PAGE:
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How to Overcome Fear of Missing Out

Fear of missing out, sometimes called FOMO, is the nagging feeling that you could or should be doing something better than whatever you’re doing right now. FOMO is often a problem for people recovering from addiction because people often worry that giving up drugs and alcohol means giving up on ever having fun. Getting sober also typically involves breaking off or curtailing certain relationships that would make recovery difficult or impossible and people in recovery sometimes think about their old friends and what they might be doing. Even when life seems pretty good, FOMO whispers in your ear that things could be even better. If you’re sitting on a beautiful beach on a perfect day, it’s FOMO that says, “This is nice, but if I had a beer right now, it would be perfect.” Here are some tips for overcoming FOMO and feeling good about where you are.

Play the tape.

When you start reminiscing about the fun times you had when using drugs and alcohol, it’s crucial to remember that this is a kind of illusion. It’s not that the fun times didn’t happen but rather your brain conveniently forgets about all the terrible times that came with them. In fact, it’s a good bet that the bad times far outweighed the good. When you start thinking about the fun times you had drinking or using drugs and you feel like you’re missing out, play the tape. This simply means thinking all the way through the consequences of drinking or using again. Imagine what happens after the initial gratification. Think about how disappointed you would be having wasted all the hard work you put into sobriety. Think about the people you let down and how you would have to start all over. Most importantly, remember what you were feeling when you decided to get sober in the first place. If you picture all that vividly, you won’t feel like you’re missing out.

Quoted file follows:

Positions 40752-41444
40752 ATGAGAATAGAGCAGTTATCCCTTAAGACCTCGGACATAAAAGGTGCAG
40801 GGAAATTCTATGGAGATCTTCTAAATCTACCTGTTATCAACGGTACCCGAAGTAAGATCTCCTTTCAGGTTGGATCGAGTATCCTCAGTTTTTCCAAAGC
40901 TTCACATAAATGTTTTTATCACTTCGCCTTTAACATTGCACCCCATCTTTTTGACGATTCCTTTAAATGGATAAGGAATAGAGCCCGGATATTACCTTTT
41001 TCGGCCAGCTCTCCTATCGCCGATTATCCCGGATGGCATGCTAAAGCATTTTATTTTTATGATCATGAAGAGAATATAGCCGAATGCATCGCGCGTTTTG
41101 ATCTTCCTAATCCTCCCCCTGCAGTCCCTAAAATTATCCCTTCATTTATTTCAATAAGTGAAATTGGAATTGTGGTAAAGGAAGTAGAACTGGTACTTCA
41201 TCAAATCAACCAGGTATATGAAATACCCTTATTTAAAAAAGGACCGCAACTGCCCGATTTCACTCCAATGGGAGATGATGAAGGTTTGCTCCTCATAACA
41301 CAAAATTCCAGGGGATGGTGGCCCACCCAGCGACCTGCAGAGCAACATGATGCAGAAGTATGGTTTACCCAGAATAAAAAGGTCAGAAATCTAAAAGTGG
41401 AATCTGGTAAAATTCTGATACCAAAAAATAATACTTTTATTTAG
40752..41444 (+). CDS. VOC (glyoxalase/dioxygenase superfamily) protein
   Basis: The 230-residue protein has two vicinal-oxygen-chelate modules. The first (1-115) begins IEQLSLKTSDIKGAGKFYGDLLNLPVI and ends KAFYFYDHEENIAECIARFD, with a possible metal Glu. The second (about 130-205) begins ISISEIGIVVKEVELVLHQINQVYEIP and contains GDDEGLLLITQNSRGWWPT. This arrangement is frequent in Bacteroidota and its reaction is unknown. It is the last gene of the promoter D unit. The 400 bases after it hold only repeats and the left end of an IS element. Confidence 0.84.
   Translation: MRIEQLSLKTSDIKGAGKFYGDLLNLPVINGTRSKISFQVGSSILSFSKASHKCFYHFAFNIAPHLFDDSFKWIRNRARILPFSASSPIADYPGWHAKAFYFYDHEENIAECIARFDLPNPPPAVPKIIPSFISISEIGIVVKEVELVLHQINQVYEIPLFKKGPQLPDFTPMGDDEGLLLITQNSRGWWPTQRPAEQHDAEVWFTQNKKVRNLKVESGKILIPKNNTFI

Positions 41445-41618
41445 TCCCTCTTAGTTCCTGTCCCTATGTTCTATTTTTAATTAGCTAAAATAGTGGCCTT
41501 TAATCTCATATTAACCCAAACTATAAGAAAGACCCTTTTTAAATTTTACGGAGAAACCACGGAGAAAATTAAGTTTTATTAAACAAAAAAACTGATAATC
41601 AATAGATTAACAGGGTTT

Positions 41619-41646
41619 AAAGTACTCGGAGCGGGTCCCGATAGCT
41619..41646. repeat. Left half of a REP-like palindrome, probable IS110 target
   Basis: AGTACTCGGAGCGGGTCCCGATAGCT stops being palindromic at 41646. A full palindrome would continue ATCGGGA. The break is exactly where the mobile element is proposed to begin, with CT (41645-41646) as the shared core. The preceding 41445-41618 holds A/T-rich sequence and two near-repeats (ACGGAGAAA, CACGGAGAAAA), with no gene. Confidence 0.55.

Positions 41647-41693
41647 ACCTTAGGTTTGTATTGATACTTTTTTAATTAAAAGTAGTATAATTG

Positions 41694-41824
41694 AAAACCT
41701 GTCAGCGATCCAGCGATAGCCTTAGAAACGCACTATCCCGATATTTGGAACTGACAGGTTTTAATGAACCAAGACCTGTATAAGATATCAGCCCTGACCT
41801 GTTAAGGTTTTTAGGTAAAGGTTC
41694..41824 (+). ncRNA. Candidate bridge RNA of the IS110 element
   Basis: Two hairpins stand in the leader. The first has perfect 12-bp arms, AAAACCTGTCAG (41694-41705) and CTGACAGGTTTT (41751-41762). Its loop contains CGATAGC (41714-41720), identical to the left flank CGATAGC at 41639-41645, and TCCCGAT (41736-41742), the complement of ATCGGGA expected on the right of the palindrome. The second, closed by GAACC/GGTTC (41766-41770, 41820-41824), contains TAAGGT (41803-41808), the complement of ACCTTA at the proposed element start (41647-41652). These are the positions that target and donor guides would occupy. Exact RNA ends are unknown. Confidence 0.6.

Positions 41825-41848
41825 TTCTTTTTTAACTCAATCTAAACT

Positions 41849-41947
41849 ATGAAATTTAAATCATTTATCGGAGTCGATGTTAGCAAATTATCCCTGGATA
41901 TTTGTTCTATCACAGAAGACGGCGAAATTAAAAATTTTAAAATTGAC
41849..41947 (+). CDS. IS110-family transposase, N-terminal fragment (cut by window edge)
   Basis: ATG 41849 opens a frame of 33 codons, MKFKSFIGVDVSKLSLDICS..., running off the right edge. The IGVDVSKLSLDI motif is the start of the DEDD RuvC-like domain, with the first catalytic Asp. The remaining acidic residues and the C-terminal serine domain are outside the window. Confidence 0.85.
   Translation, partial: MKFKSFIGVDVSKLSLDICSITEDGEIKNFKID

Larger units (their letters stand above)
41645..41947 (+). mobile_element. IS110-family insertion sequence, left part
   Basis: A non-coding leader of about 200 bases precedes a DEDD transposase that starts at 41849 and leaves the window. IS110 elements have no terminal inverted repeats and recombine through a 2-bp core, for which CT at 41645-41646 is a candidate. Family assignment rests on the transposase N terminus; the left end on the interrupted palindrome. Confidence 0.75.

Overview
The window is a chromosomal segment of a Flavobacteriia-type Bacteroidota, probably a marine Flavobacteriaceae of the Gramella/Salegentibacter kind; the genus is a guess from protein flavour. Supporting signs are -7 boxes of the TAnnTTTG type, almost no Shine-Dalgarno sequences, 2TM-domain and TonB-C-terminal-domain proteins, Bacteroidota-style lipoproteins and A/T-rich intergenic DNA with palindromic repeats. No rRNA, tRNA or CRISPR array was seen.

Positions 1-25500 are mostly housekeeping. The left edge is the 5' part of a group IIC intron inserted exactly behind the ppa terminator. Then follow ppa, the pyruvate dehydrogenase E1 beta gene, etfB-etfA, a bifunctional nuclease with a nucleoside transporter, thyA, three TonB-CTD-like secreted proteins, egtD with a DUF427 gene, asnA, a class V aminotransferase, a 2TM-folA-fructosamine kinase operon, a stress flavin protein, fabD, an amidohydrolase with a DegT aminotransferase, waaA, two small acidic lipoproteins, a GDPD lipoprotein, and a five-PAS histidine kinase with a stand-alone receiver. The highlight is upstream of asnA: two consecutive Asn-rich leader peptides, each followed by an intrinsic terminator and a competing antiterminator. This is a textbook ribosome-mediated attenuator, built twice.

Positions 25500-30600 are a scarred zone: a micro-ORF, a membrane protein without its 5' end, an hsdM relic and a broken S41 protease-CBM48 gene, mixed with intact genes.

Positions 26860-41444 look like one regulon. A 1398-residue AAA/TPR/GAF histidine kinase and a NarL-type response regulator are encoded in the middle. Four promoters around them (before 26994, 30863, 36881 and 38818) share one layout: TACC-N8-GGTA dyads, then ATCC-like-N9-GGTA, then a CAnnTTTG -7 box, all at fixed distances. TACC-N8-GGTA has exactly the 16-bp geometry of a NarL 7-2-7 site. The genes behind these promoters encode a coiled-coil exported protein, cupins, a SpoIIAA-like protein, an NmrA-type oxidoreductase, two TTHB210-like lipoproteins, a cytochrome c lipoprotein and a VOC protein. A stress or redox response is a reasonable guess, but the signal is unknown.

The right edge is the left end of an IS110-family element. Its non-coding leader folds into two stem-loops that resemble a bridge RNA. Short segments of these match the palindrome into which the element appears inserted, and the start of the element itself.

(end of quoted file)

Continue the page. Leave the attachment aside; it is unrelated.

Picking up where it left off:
Avoid Facebook.

Much of FOMO comes from making unrealistic comparisons and social media massively amplifies this unhealthy habit. Everyone’s life looks great on Facebook because they don’t share the bad stuff. They post their party pics but not their hangover pics or their DUI pics. You might know that rationally, but images affect you on a deeper level and you end up feeling like everyone is having fun but you. To fix this, spend less time on social media or quit altogether. 

Practice gratitude.

The reality is that we all have to make choices and no matter what choice we make, the result will be some mix of good and bad. Say, for example, you have to decide whether you want to spend your vacation in the Alps or Mallorca. Either one is likely to be enjoyable but neither will be enjoyable if you spend the whole time thinking about how much fun the other choice would have been. Make the best choice available to you, then focus on the good things that come with that choice. You might miss out on some fun parties when you get sober but on the other hand, you don’t have to deal with the hangovers and DUIs. Your health is better, you feel better, and your relationships are better. There’s plenty to be grateful for in recovery if you just remind yourself to look for it.

 

Tree House Recovery of Orange County, California is a premiere men’s addiction treatment facility that uses eight different modalities to help our men become the best versions of themselves they can be. We teach our men that every day of their journey is something to celebrate and that recovery isn’t a sprint– it’s a marathon. To get started with Tree House Recovery, call us today at (855) 202-2138

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